It perhaps isn’t one of the first things you’d expect a hospice to do nut we also provides a wide range of training courses.
Aimed primarily at carers – with the goal of building their skills, and enabling them to better support GPs and nurses – these courses are free, take place virtually on Teams, and are all available on EventBrite.
Of course, the best courses require the best people running them. Which is where our Assistant Training Facilitator, Sue Marshall, comes in.
Now in her 23rd year at ellenor, Sue worked in our inpatient ward (IPW), before moving through into education and, now, clinical development. She quickly became one of the driving forces behind ellenor’s training programs – which are growing, almost by the week, in popularity. We sat down with Sue to chat, and ask – why is it important for a hospice to offer training?
“We have the ability to share our knowledge and our care,” Sue explains. “But it’s more than that – because we have the responsibility to share it, too. Those of us who’ve been delivering hands-on care – who’ve held people’s hands, and listened to them – we can empower other people and organisations to do the same.”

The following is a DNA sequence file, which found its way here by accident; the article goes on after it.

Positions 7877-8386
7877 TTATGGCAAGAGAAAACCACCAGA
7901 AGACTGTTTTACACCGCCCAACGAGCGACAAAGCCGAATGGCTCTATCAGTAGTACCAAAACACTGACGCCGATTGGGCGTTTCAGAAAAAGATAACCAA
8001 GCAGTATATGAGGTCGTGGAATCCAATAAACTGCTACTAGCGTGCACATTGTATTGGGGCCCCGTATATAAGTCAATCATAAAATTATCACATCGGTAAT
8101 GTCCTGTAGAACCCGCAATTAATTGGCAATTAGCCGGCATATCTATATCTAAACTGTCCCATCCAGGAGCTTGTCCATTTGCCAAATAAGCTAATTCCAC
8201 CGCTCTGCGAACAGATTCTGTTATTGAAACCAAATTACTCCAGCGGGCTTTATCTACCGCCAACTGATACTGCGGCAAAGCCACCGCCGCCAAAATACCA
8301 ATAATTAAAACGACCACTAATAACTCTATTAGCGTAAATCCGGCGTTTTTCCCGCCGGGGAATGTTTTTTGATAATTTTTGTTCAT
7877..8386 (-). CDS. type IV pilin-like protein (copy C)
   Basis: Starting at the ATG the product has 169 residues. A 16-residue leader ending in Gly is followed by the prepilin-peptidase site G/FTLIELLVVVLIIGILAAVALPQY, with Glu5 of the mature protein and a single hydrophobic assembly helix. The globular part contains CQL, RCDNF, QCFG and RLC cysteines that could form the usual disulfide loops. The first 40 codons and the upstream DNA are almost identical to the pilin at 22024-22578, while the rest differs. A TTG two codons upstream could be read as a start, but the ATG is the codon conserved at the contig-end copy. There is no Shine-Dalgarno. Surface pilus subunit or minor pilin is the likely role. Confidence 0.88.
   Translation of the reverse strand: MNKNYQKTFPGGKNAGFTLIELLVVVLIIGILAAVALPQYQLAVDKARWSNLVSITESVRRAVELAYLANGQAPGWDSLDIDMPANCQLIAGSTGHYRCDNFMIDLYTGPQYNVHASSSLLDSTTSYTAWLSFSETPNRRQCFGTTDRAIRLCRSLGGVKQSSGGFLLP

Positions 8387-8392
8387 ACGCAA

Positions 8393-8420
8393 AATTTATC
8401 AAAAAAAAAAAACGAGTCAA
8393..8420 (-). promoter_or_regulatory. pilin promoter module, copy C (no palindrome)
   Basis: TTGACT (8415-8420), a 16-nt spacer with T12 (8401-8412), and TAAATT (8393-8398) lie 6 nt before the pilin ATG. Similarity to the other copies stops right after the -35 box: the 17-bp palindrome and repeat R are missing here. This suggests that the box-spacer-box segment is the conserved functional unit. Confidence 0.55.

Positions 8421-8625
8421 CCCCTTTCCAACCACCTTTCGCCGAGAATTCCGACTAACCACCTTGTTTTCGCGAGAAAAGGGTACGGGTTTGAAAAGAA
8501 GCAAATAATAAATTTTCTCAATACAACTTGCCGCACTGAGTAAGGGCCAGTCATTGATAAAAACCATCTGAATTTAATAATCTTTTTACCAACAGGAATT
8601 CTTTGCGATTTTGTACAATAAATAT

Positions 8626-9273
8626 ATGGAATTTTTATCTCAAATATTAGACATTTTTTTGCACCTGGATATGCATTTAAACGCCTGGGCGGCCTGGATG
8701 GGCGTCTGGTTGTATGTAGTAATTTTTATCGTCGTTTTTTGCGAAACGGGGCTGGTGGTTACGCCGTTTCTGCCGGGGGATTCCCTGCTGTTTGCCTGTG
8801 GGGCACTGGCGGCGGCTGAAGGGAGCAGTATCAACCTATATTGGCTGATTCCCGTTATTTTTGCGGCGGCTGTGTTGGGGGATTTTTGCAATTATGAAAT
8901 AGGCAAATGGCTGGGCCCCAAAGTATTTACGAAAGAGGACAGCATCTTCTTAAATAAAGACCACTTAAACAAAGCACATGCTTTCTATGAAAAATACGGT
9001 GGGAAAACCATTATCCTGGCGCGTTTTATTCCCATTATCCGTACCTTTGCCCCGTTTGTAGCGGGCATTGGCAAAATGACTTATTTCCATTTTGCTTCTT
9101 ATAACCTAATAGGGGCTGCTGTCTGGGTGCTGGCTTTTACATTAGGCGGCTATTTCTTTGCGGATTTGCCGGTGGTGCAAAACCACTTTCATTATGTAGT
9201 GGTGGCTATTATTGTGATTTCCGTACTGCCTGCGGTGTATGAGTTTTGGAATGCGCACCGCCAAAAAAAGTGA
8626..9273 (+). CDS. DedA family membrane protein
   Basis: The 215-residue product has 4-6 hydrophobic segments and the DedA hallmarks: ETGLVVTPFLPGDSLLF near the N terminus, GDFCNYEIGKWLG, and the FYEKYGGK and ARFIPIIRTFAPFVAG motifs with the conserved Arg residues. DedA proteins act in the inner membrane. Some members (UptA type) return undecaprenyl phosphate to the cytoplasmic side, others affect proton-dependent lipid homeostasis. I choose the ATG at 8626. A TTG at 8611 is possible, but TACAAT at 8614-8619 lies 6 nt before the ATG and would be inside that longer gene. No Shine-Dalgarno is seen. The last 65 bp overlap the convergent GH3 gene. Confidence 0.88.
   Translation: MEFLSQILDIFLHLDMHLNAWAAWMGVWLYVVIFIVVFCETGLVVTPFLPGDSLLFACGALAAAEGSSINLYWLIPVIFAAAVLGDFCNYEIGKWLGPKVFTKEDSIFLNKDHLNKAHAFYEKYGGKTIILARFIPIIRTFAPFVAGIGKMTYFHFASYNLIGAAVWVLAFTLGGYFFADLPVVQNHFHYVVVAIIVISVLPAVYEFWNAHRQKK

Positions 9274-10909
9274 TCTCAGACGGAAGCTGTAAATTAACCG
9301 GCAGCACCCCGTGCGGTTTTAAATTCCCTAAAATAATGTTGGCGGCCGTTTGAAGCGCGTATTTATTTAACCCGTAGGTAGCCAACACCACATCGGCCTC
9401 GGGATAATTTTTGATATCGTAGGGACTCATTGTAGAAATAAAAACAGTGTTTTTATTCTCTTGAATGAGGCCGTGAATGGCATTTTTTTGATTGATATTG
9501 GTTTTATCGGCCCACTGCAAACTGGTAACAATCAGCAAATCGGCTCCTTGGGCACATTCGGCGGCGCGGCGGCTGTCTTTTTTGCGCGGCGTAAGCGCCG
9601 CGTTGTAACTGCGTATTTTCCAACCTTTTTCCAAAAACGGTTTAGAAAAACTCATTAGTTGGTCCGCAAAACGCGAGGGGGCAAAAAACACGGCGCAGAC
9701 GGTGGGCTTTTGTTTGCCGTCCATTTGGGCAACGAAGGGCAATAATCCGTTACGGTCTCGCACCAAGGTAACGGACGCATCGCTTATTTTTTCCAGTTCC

“Our courses are for everybody. For anybody that works in care, has an interest in care, volunteers in care – or who may do in the future. Essentially, anyone who might come in contact with a patient – be they a physiotherapist, counsellor, or anyone with an arm in palliative care – should join our training.
“We have student nurses, young carers, mature people. There’s no age limit. Here at ellenor, we care for people from zero to 100 – and we train anybody who wants training.”
“It’s about giving carers knowledge,” Sue continues. “So that, when the time comes – when a patient is palliative, or approaching the end of their life – the people involved in their care are aware of why things are happening. And what to do.
“The reality is that, in the last few days of a patient’s life, the carer is going to be doing as much to support the patient’s loved ones as they are for the patient. So the more they know – the more prepared they are for what to say, and how to say it – the better the outcomes for everyone involved.”
Our training sessions are instrumental for helping carers develop the skills and techniques they use in their everyday roles. But it’s also more than that – it’s about helping them cultivate the skills they’ll need for tomorrow. For what they might experience not today, but weeks, months or years down the track.